One of the major disappointments of the new millennium so far has been the failure of genomics to yield promising new medical treatments. This was supposed to save pharma, and, not incidentally, us, by letting us read the very molecules where things first went wrong. Cures for cancer! No more diabetes! Take that, Cystic Fibrosis!
A new study, one of those things that could only be done with modern sequencing techniques, has given us the hardest data yet on the genomic basis of cancerous cells. This massive effort completely sequenced the tumors from 50 different breast cancer patients, along with nearby healthy cells as controls for each case.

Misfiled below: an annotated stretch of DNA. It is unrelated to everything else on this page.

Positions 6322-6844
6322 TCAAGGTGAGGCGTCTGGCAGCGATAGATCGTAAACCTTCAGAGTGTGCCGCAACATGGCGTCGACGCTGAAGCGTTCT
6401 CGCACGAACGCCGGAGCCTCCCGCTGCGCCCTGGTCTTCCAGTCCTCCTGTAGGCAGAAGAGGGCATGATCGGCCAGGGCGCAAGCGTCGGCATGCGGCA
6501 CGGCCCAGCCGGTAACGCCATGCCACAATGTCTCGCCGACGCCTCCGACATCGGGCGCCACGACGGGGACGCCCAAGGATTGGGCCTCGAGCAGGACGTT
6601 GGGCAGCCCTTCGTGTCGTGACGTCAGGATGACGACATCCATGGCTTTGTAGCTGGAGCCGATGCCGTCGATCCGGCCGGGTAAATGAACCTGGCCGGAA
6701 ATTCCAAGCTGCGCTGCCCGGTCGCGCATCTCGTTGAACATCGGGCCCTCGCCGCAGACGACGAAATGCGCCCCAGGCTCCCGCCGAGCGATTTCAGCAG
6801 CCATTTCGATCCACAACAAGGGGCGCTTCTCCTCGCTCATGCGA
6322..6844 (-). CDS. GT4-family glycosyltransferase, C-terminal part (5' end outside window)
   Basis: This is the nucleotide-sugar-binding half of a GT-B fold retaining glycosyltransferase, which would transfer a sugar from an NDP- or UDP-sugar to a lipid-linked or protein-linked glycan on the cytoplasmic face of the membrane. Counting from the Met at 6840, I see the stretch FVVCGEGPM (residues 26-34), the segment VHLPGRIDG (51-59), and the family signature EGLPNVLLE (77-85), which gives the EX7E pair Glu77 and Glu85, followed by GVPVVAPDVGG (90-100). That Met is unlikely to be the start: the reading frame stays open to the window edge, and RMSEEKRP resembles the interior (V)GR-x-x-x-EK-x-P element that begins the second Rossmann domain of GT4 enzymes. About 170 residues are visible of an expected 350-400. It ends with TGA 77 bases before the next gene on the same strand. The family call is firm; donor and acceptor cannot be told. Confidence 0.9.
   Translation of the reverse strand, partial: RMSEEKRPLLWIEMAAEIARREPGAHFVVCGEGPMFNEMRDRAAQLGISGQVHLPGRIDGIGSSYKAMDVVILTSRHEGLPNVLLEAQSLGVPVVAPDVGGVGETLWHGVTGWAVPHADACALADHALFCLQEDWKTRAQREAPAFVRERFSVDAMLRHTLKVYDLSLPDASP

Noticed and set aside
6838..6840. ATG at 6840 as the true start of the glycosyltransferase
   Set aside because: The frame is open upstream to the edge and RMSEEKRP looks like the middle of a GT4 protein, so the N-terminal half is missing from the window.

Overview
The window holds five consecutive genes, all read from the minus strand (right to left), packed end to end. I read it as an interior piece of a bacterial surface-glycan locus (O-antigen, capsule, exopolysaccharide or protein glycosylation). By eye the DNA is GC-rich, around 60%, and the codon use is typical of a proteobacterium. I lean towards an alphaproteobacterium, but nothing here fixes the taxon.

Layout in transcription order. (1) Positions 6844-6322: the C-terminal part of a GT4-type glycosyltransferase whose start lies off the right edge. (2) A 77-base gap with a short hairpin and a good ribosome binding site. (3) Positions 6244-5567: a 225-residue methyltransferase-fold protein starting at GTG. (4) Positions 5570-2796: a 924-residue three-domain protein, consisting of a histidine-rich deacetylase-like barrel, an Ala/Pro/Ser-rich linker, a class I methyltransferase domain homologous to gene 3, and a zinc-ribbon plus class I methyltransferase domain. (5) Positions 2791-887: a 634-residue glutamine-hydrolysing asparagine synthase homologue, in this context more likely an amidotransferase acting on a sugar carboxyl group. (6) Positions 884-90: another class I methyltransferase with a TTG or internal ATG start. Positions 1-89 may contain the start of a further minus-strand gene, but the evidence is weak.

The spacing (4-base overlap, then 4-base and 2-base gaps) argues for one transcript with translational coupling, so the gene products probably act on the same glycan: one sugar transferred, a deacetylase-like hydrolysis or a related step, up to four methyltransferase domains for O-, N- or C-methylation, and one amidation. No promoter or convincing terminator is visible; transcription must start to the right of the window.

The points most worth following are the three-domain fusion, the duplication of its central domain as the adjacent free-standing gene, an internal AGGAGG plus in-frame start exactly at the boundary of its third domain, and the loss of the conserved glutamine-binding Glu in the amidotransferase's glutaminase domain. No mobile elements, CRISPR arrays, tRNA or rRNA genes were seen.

Over 1700 mutations were found - but only three of them showed up in as many as 10% of the patients. The great majority were unique to each patient, and they were all over the place: deletions, frame shifts, translocations, what have you. The lead author of the study told Nature News that the results were "complex and somewhat alarming", and I second that, only pausing to drop the "somewhat". I add that qualification because these patients were already more homogeneous than the normal run of breast cancer cases - they were all estrogen-receptor positive, picked for trials of an aromatase inhibitor.In retrospect, it's easy to develop a healthy skepticism about the possibilities of genomics--at least, the early stages that we're now in. Sequencing the human genome isn't really like being able to read the assembly instructions for the human body. The instructions are in a nucleic acid code that gets acted on by lots of different agents to turn them into a final product like a protein, and we don't really know the code yet. Sequencing the human genome was more like getting an instruction manual for something important--in a dead language for which we have no Rosetta Stone.
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